Inside the Envy-Inducing Home of a Stylist-Turned-Chef

One stylish Vancouverite designs a peaceful-meets-playful corner of the city.

April 24, 2017

By Julia Dilworth / Photo: Tracey Ayton

When Kate Horsman first laid eyes on her Railtown condo, it didn’t scream “West Coast retreat” as much as “Italian prince’s seaside villa.” Instead of doors, stone-like Roman arches divided rooms, a grand fountain held court on the patio, and the walls were awash with Tuscan-yellow paint. Horsman, a stylist turned private chef and holistic nutritionist, fell in love with the princely palace anyway (the panoramic windows, 1,000-square-foot deck and Burrard Inlet view had something to do with it) and promptly turned everything white—“It was like I snowed on the house,” she says. The patriating continued with decor additions like beachy bleached driftwood rescued from Tofino, shell lighting, dream catchers and surfboards, but also a hit of ’80s nostalgia: the E.T. doll on her bookcase is just foreshadowing for the life-sized replica in her bedroom. “He’s just a symbol of hope and innocence and pure love—I think he’s adorable,” she laughs. “The ’80s were just a little bit more magic; I guess I want to hold on to that.”

For the most part, Kate Horsman’s malamute-German shepherd cross, Mary Jane, has stopped chewing books, furniture and shoes—unless she’s angry. “She gets very upset when I leave home,” laughs Horsman. “Message received.”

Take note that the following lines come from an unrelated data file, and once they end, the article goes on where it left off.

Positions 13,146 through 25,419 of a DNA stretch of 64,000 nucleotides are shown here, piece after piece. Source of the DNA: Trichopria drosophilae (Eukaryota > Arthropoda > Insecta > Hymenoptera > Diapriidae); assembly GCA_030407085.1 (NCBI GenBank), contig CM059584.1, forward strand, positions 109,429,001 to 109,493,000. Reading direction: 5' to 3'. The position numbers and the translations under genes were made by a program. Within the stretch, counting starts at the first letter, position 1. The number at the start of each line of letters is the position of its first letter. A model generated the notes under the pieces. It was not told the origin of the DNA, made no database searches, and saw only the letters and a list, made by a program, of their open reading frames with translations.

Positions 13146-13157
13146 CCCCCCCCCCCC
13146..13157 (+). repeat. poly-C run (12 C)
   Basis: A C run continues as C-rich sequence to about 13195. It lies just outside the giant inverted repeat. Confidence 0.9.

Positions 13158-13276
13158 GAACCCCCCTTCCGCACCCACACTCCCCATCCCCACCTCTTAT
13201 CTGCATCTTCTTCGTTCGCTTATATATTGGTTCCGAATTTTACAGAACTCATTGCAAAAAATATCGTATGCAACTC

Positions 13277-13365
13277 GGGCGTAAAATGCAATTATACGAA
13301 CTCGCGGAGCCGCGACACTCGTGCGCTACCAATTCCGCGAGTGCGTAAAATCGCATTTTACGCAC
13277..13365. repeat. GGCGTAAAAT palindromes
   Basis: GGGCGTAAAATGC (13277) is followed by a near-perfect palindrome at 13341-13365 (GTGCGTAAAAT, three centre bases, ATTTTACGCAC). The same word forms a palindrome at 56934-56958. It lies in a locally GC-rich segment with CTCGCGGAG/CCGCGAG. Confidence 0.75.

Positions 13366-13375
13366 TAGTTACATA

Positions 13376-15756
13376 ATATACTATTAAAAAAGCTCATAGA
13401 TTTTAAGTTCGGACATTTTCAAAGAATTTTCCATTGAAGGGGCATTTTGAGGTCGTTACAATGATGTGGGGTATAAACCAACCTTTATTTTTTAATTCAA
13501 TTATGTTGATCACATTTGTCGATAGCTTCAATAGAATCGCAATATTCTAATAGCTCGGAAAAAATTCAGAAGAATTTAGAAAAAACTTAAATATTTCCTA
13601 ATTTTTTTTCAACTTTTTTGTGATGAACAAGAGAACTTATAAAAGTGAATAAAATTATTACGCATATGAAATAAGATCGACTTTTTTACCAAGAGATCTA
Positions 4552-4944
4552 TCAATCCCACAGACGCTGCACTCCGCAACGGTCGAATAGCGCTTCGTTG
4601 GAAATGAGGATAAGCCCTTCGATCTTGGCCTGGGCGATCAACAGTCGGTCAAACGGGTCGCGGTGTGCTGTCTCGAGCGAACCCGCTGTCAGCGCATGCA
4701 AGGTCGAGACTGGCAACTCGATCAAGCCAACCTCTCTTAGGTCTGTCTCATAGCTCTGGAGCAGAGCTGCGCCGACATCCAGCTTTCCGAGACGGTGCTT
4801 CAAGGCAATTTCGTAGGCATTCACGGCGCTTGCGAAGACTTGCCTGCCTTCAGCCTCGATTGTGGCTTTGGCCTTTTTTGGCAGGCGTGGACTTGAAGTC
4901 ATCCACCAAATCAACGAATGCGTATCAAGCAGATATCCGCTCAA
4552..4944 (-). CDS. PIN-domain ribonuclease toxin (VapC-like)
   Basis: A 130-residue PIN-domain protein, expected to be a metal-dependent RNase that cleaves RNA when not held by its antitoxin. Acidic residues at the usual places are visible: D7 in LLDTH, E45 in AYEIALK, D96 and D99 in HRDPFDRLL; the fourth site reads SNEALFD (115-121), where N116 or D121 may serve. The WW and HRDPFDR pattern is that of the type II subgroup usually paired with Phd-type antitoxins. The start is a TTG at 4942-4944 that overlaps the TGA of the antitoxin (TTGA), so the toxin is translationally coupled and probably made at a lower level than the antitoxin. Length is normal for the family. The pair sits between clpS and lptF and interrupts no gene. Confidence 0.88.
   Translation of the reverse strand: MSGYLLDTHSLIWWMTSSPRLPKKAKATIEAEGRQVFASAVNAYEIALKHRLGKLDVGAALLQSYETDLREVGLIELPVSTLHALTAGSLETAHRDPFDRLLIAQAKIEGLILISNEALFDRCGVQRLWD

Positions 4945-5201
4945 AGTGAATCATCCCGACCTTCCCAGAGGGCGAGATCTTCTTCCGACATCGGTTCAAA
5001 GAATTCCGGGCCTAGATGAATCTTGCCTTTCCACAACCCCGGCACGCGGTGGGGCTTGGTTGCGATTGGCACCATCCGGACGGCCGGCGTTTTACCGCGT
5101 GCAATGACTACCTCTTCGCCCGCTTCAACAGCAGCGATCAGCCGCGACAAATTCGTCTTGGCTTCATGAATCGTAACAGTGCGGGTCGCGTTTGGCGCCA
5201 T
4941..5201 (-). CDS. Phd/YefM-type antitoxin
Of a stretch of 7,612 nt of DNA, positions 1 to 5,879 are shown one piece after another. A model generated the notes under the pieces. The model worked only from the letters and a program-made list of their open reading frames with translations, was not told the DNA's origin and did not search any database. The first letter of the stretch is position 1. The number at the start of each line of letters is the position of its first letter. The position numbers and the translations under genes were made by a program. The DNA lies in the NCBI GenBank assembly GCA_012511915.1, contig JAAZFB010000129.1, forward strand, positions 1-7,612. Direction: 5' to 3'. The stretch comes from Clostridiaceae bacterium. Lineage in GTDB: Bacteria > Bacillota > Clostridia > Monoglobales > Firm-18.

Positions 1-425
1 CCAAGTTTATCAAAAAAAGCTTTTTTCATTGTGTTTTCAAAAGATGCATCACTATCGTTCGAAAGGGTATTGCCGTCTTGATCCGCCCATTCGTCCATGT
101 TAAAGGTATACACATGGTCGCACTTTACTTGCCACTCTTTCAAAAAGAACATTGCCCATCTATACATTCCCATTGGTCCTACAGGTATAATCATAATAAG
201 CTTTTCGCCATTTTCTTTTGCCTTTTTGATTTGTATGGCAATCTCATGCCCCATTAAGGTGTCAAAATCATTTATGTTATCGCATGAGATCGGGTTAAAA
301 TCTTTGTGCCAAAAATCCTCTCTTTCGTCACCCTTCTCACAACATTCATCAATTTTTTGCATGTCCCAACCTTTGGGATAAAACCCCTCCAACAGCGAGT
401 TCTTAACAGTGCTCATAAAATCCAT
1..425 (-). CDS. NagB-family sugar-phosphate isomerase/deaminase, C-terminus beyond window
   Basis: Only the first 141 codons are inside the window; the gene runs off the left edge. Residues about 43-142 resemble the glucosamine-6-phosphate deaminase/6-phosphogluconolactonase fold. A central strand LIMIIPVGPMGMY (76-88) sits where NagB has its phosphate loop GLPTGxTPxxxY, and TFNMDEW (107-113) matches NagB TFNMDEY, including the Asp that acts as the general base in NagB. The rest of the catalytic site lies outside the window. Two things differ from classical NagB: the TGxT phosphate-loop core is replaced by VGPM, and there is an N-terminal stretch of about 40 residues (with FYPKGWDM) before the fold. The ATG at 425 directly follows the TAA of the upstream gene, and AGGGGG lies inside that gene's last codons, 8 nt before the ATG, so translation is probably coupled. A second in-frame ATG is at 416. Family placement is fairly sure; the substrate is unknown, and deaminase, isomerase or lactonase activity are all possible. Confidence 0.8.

Inside a Vancouver Designer’s Eclectic Gastown Apartment

Colour-wash paintings by Canadian artist Patricia Larsen hang above a piano that was a gift from Horsman’s mom. Above the custom Union Wood Co. dining table, a capiz shell pendant “makes a beautiful sound” when breezes come through the open patio doors.

A wire-frame antique bookcase turned on its belly serves as the living room coffee table—“I’ve been asked if it was a crab trap”—while hides, animal skulls and Tofino driftwood round out her beach-meets-desert aesthetic infused throughout.

An Italian-style arched bookcase houses a crammed collection of reads and knickknacks. The coolest part? Push a lever and the structure springs open to reveal secret storage for more books and what Horsman’s husband calls “the zombie apocalypse survival kit.”

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